Did having larger eyes ultimately doom the Neanderthals ? Image Credit: CC BY-SA 2.0 Tim Evanson
A controversial new theory suggests that large eyes may have put the Neanderthals at a disadvantage.
While having large eyes might sound like an ideal adaptation for seeing in the dark there is a hidden downside - a larger percentage of the brain is needed to deal with all that extra visual information.
This is the basis for a radical new theory put forward by Eiluned Pearce and his team at the University of Oxford who propose that the extra brain power needed to support the Neanderthals' enhanced vision meant that other parts of their brain, in particular those that deal with social networking, were less developed - a disadvantage when it came to competing with modern man.
Homo sapiens evolved in Africa and moved to Europe around 45,000 years ago where they co-existed with the Neanderthals for at least 5,000 years. All too soon however our prehistoric cousins started to disappear and may have gone extinct as early as 40,000 years ago.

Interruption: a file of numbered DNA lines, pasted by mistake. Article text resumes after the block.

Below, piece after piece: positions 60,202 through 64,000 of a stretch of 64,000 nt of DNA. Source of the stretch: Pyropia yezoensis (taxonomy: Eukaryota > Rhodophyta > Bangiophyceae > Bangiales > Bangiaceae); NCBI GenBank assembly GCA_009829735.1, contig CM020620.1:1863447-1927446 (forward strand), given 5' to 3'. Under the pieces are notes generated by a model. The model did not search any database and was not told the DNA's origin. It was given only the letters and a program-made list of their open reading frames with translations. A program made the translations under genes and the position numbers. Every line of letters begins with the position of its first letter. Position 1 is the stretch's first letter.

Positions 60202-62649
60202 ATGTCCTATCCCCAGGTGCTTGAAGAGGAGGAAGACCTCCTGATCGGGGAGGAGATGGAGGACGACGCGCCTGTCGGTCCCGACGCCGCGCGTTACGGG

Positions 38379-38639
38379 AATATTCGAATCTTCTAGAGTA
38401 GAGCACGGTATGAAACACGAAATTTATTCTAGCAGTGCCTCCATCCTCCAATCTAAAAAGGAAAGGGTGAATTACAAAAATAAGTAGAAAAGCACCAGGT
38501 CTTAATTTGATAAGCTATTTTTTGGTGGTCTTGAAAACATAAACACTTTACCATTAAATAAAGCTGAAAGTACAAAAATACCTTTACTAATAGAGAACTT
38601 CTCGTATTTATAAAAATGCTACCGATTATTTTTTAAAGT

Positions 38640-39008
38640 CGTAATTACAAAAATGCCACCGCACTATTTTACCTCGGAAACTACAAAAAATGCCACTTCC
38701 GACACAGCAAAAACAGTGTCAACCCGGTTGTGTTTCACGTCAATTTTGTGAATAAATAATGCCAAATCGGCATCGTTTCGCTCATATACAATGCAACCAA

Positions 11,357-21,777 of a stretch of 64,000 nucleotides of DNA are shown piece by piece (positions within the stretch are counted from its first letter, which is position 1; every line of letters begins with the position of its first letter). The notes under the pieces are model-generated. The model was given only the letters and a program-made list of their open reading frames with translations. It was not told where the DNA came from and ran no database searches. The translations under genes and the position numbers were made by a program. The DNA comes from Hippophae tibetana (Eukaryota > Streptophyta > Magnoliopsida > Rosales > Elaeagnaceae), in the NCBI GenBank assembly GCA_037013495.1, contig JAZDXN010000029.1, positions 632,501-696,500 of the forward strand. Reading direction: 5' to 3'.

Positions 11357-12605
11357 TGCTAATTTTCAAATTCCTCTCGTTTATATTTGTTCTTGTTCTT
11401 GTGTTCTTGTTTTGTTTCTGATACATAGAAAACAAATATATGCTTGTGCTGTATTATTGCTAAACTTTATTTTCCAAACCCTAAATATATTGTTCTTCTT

"Since Neanderthals evolved at higher latitudes and also have bigger bodies than modern humans, more of the Neanderthal brain would have been dedicated to vision and body control, leaving less brain to deal with other functions like social networking," said Pearce.
This meant that the Neanderthals were less equipped to deal with major threats such as changes in the climate or competition with their modern human counterparts.
Not everyone however subscribes to this theory.
"If we could believe that logic, we would expect Neanderthals to be better social animals than we are today," said John Hawks of the University of Wisconsin-Madison.
"Now, we don't believe any of it: we actually think that eyes have nothing to do with social groups."
Source: BBC.com | Comments (15)